The Cusco Conundrum
Finding the best meals in Cusco
Here’s an excerpt from an e-mail sent to me from Drew, a paid subscriber:
That's great to hear that you spent so much time here, especially initially. It's easy to get overwhelmed by the pollerias on every corner and of course the abundance of restaurants in the main square. I was wondering if there are any particularly special Cusquenan recipes/dishes I should make sure to try and if there are any places that you've especially loved.
I’ve definitely encountered this myself. There is a dizzying array of choices in Cusco, but at the same time, it feels hard to find a place to eat where you don’t feel like you’re being taken advantage of.
The tough part of eating in Cusco is that many of the restaurants near the main square are aimed at tourists and are pricey while the restaurants in local neighborhoods tend to compete on price while sacrificing quality. It’s hard to find a happy medium. This is what I’ve started calling the “Cusco Conundrum.”
I’ve found that eating out in Lima is often less expensive than eating out in Cusco. Eating out in Cusco for a typical 3-5 day visit probably wouldn’t ruin your budget, but finding regular spots for longer stays can be challenging.
I thought I’d share my reply to Drew with all of you:
Here are some regional dishes in Cusco that you should try:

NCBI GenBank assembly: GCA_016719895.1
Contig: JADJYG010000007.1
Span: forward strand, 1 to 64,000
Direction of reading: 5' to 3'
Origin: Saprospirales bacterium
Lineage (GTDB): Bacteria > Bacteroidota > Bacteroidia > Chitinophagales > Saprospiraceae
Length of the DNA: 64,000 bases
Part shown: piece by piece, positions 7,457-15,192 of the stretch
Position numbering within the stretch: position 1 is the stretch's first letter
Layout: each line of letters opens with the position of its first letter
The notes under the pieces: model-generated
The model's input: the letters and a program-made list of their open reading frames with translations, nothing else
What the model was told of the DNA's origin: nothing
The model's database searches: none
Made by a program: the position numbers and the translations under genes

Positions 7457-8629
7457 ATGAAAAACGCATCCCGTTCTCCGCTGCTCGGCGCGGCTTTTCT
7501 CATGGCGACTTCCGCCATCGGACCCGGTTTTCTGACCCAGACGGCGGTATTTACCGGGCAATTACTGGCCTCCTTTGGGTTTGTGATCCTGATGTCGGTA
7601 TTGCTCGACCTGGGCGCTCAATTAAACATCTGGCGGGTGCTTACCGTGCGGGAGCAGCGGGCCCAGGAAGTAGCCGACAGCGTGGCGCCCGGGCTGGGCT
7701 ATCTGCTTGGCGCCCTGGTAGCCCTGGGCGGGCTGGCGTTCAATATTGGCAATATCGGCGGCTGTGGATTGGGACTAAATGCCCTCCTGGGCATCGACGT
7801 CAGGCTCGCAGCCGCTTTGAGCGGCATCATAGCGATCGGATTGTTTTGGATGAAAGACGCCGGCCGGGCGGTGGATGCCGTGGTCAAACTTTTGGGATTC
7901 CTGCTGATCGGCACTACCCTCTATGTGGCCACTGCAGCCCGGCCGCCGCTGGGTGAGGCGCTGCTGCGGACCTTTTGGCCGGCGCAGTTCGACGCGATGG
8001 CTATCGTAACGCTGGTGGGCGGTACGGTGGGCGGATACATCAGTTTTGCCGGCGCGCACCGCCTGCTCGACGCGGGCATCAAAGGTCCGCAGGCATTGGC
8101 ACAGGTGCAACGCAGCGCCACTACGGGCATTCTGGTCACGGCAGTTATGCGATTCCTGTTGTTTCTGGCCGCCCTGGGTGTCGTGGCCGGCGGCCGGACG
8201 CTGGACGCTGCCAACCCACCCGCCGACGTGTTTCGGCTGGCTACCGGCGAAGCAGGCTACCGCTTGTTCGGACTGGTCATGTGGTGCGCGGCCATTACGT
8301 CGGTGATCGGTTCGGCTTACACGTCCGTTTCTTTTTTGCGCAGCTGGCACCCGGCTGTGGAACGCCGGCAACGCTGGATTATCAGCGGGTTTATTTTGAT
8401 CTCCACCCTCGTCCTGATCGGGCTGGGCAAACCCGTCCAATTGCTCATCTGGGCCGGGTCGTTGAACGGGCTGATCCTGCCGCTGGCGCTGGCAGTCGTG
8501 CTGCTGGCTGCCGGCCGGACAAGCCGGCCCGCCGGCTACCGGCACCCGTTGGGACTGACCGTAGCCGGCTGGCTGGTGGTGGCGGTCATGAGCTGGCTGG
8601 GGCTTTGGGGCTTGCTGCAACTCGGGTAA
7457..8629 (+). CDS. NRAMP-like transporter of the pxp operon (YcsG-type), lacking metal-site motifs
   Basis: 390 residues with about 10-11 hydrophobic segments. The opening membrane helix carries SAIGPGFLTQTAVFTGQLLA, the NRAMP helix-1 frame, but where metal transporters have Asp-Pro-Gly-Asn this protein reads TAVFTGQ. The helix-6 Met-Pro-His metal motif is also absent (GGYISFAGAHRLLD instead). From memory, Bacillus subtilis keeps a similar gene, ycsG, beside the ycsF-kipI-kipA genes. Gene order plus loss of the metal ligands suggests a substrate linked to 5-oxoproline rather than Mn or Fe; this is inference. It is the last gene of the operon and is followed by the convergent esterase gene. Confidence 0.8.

Let me start with the most epic dish—Chiriuchu. It’s a dish that was created to highlight the wealth of the Incan Empire by including ingredients from all over Peru in one dish. The impressive ingredient list includes cuy (guinea pig), chorizo, gallina (hen), huevas de pescado (fish eggs), cecina (dried meat), cheese, and seaweed.
It’s a dish that’s typically served in June for Corpus Christi. However, I had a good version at La Cusqueñita. It’s a touristy restaurant (they have a free dance show as part of the experience), but the food was good.
K’apchi de setas is another quintessentially Cusquenan dish. It’s a hearty dish of mushrooms (setas), cheese, fava beans, and herbs cooked in milk. It’s best enjoyed during the wet season (November-April) when the mushrooms are in full bloom.
Cusco is a good place to enjoy chicharrón, large chunks of pork braised in spices and then fried. It is usually served with salsa críolla, mote (boiled corn), potatoes, and fresh sprigs of mint.
Chairo is the soup to try. It has chuño (dehydrated potatoes which is a bit of an aquired taste) along with peas, carrots, lima beans, mint, oregano, and meat (tripe, lamb, or beef). Sopa de Quinoa is another lighter, nutritious soup that I like.
If you want to try cuy (guinea pig), Cusco is a much better place to try it than waiting until you get to Lima. I write about the different types of cuy and where to try it here.
Since Cusco is far from the coast, it’s best to stick with trucha ceviche (trout ceviche). I noted one exception below. Fried trout is another staple.
Cusco has its own version of rocoto relleno (stuffed pepper) that unlike the Arequipa version is breaded and fried. I tried it with a local friend at the end of an alley so unfortunately I don’t remember the exact location.